Zero-base budgeting. To Tina's point, it is best to look at all of them. Are office "rent-to-kill" plants more important than orthodontic benefits? Is an extra field-sales tech a better ROI than the 40-40 booth at XYZ show (to Randy's point)? Assume that every year you *can* shut it down. This helps build a "trim the fat" culture and one that is thoughtful on spends.
At a larger company, this is an impossible task, so you need to boil it down to the departmental level, and take a different approach at the corp/consolidating level. If your GM's continued position depends on a timely delivery of a "I looked at everything from zero, at least *once* this year, and here is the ROI", you'll at least know they looked at it. You'll also be challenging them to reflect on their priorities...which one hopes will change from year to year.
Notably, this needs to come from the top with strength if you've not done it before. Many people, especially those who come from mature industries/companies, seem to take a steady-state vs. opportunity approach to budgeting, as opposed to the "if you were to build this today, what would you build?" approach forced by a ZBB. In a dynamic industry/company or simply in dynamic times such as we have now, the former approach is absolutely toxic.
I have seen some tops-down targeting that works, and some that doesn't. "Eliminate the plant service" for example was used to send a message...not that we needed the $100 a month, but the CEO wanted to communicate that we would only do what we needed by visible example. "We don't do X" as a blanket statement can be, however, disempowering. Better to say, "GM, you get as much budget as you want, as long as you demonstrate the ROI." If that means keeping his salesfolks on the road 24/7 and giving out iPads like jellybeans...if there is margin in it, then yay.
Also, start with a quantified goal. While looking at various departments/areas makes sense, equally important is knowing how much you plan to reduce expenses by - X% or $Y. Then, communicate it to the stakeholders.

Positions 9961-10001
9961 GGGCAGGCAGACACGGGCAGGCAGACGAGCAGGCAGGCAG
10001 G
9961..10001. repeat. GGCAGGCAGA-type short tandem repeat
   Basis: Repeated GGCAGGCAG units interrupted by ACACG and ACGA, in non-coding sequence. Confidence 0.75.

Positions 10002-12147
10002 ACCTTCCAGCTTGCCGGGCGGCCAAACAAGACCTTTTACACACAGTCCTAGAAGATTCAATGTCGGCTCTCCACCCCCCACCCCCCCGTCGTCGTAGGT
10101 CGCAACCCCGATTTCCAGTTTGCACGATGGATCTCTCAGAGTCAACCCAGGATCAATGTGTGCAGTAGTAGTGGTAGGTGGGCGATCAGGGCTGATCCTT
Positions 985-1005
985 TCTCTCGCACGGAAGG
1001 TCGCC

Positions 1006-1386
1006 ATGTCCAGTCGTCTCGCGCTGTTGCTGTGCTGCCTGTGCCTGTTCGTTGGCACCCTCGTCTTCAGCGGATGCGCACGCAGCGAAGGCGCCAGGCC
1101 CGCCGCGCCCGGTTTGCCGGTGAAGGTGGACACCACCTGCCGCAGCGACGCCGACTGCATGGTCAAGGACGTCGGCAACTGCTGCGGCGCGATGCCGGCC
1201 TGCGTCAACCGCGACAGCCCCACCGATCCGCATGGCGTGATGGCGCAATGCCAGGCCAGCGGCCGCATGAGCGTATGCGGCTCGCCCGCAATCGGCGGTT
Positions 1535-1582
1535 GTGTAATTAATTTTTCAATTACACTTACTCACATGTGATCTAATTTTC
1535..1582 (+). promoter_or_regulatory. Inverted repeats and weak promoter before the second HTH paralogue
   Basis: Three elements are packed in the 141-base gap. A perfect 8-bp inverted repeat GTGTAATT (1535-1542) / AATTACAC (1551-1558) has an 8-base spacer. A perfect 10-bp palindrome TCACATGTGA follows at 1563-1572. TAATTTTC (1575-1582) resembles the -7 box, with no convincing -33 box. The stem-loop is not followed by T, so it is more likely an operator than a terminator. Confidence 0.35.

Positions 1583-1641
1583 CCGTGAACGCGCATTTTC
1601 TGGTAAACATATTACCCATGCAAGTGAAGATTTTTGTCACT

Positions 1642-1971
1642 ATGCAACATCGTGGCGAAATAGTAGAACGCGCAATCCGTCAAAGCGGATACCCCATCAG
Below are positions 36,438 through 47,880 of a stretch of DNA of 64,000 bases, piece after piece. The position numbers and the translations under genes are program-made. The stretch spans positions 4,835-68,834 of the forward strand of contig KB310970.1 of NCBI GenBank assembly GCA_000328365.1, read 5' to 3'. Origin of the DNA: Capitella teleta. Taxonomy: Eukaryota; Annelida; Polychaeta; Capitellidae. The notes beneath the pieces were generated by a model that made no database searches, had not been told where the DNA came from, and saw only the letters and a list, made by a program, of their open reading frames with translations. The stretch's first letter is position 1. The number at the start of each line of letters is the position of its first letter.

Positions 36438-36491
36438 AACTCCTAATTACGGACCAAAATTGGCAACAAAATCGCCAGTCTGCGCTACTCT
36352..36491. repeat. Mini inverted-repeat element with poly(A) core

From a priority standpoint, look at areas where there would be least disruption to start with. After you implement changes, create a feedback loop to understand the results and fine-tune as needed. Depending on how aggressive you want to be, this could be more incremental improvements or a complete clean-up.
With any expense reduction program, the first thing to address is....what can I cut that will have little or no impact on the health of the business? I have been in companies that have reduced marketing expenses, since they could never establish a direct connection with revenue. This eventually hurt us in the market place. T&E is the quickest/easiest to cut. Mandating approvals for trips by a manager or the next level manager always worked to significantly reduce travel. The wackiest thing...We had a person issue a memo mandating that no one buy supplies. I don't think anyone really reduces the amount of ink they use during the day or changes their printing habits. It was mentioned in this memo that we would save over $1mm per annum for a 630 person office and 28 plants. With about 1,000 office workers each person would somehow generate $1,000 of savings.